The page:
The editing process is where my beach sunset portraits become my art canvas, and the pictures become my masterpiece. Ok, maybe that was a little cheesy, but you get the point…
Once you get to the editing stage, it’s all about the interpretation. There is no right or wrong way to edit, just like there is no right or wrong way to paint a picture. But when I edit sunsets specifically, I try to brighten up the subject, darken the background, and enhance the color. In this post, I’m sharing exactly how I do that!
I’m pretty quick at my usual process, but sunset photos definitely take me a while to edit. It’s something I enjoy, so I really never mind it.
Make sure to check out my other posts for better beach sunset portraits:
Part 1: Capturing the photo. Composition tricks for better sunset portraits on the beach! (These tips are for both DSLR and phone users alike!)
Part 2: Manual tricks for better beach sunset portraits. (For DSLR users)
Part 3: How to edit beach sunset portraits. (Why you’re here!)
For editing, I use photoshop. I used to use photoshop elements and I had similar steps within that program, so this process can definitely be adjusted and I will note what I can remember. However, this post will be very specific toward Photoshop.
How to edit beach sunsets:
First let’s start with the before below! When I looked at this photo on my camera I thought it was perfect! We were dark as the subjects, but I could still see the details and we weren’t fuzzy. The sunset was beautiful that night, one of my favorites, and I could see the gold and blue both in the sky and reflecting off the water. Plus, we had a faint golden glow around our heads, which I loved.
The first two steps take me the longest because I have to select the subject each time. However, I couldn’t imagine skipping these two steps, because they create the most dramatic effect for the photo.
1. Create a curves layer for the subject.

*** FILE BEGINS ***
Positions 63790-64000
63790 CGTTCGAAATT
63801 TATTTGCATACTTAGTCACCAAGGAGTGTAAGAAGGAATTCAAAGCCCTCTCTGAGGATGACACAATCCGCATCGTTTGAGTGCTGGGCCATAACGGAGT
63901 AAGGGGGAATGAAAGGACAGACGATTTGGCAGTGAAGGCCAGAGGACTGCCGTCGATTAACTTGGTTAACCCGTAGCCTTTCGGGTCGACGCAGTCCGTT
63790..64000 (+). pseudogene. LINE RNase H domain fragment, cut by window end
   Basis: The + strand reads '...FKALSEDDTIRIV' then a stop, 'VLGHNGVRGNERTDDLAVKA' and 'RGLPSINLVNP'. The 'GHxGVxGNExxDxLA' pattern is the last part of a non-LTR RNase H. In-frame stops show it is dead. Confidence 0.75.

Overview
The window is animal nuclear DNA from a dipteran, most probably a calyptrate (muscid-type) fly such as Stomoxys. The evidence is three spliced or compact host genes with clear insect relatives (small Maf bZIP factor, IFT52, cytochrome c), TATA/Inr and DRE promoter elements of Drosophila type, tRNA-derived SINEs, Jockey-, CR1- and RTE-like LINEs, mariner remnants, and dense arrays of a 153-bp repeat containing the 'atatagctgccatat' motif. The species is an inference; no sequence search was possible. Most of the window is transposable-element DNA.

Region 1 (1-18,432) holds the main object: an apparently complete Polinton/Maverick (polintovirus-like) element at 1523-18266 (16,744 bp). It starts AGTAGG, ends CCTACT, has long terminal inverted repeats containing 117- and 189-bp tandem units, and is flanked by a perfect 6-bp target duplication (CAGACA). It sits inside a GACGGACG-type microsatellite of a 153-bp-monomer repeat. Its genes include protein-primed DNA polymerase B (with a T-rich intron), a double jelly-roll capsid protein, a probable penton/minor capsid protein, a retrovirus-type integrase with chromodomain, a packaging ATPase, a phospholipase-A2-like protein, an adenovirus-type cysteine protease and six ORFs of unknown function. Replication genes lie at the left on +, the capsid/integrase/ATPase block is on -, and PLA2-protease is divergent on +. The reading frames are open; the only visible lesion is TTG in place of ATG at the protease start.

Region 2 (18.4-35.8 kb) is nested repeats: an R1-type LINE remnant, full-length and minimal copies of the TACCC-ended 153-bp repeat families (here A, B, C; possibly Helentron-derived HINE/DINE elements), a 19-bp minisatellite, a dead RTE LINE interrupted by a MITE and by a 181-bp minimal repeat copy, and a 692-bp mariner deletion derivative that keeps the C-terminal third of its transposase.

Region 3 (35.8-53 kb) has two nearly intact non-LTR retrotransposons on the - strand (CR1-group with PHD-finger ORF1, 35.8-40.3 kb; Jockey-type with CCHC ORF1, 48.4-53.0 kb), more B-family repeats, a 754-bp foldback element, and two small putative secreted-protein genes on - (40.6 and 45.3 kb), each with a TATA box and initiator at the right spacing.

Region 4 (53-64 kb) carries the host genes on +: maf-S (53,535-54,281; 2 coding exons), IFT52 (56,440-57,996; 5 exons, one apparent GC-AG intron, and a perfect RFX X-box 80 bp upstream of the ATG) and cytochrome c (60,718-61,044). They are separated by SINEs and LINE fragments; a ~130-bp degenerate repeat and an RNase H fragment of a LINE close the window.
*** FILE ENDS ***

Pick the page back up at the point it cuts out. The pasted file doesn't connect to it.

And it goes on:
You want this layer to ONLY be for the subject so that you can lighten the subject up without washing out the background. To do this use the quick selection tool (the paintbrush with the dotted circle, for the shortcut just hit the “w” on your keyboard) Make sure you get all the way to the edge of the subject, but not too far. If you get it wrong and miss a piece of the subject or don’t get all way to the edge, then you have to start over. Thus the reason it sometimes takes me a few tries…
Once you have the entire subject selected, create a curves layer.
Layer > New Adjustment Layer > Curves
Your properties will look something like that grid in the top right. I drag the bottom of the line to the right just a little, and then I drag the middle of the line upward to create an arch instead of a straight line. This creates a little more contrast and brightens the subject up without affecting the background, which you can see below!
PHOTOSHOP ELEMENTS USERS: I don’t think there is a curves layer in Photoshop Elements, but I used to select the subject and then create a brightness/contrast layer to lighten the subject!
2. Create a brightness/contrast layer for the background.
Select the subject the same way you did in step 1. Then select the inverse.
Select > Inverse
Next, create the brightness/contrast layer.
Layer > New Adjustment Layer > Brightness/contrast
In my sunset photos, this is a pretty drastic change. Drag the brightness (You can find this again in your layer properties) over to the right. (I went all the way to -62!) and drag the contrast to the right. (I went all the way to 31!)
PHOTOSHOP ELEMENTS USERS: You can apply this same step in Elements!
This darkens up the background without affecting the subject as you can see:
3. Create a curves layer for the whole photo.
Whew, we are done selecting! Create another curves layer, only this time it will affect the whole photo since we aren’t selecting anything.
Layer > New Adjustment Layer > Curves
Repeat what you did in step 1 for the whole photo. Drag the bottom of the line to the right just a little, and then I drag the middle of the line upward so that it makes a similar arc as in step 1.
Then I like to drag this layer to the bottom of the layer order, so your layer order should look like this:
These three steps pull the background and the subject into the same playing field. They are my most dramatic steps that I could never skip. From there, I have number of steps I pull from depending on the sunset. Every sunset is different and therefore, every editing job is just slightly different!
Sign up for my newsletter and gain access to your own printable guide to each of the additional layers I like to chose from to enhance the sunset even more! I have 5 more!
(Newsletters go out on Tuesday, so if you are checking this and are already signed up, this is a new feature and I’ll include the password tomorrow 🙂 )